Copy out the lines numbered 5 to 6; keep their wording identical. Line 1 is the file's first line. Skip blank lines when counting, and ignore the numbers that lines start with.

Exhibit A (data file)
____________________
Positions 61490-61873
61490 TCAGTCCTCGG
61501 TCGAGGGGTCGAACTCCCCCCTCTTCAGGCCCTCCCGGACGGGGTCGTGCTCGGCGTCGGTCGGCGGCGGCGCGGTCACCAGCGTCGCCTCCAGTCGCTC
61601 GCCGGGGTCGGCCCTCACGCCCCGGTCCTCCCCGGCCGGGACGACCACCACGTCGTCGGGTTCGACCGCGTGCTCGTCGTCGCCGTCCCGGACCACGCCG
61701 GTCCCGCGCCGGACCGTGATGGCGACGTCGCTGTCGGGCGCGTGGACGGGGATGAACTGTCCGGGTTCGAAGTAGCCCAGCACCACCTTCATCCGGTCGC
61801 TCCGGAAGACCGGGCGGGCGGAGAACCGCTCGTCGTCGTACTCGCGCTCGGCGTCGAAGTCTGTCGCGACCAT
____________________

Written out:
61701 GTCCCGCGCCGGACCGTGATGGCGACGTCGCTGTCGGGCGCGTGGACGGGGATGAACTGTCCGGGTTCGAAGTAGCCCAGCACCACCTTCATCCGGTCGC
61801 TCCGGAAGACCGGGCGGGCGGAGAACCGCTCGTCGTCGTACTCGCGCTCGGCGTCGAAGTCTGTCGCGACCAT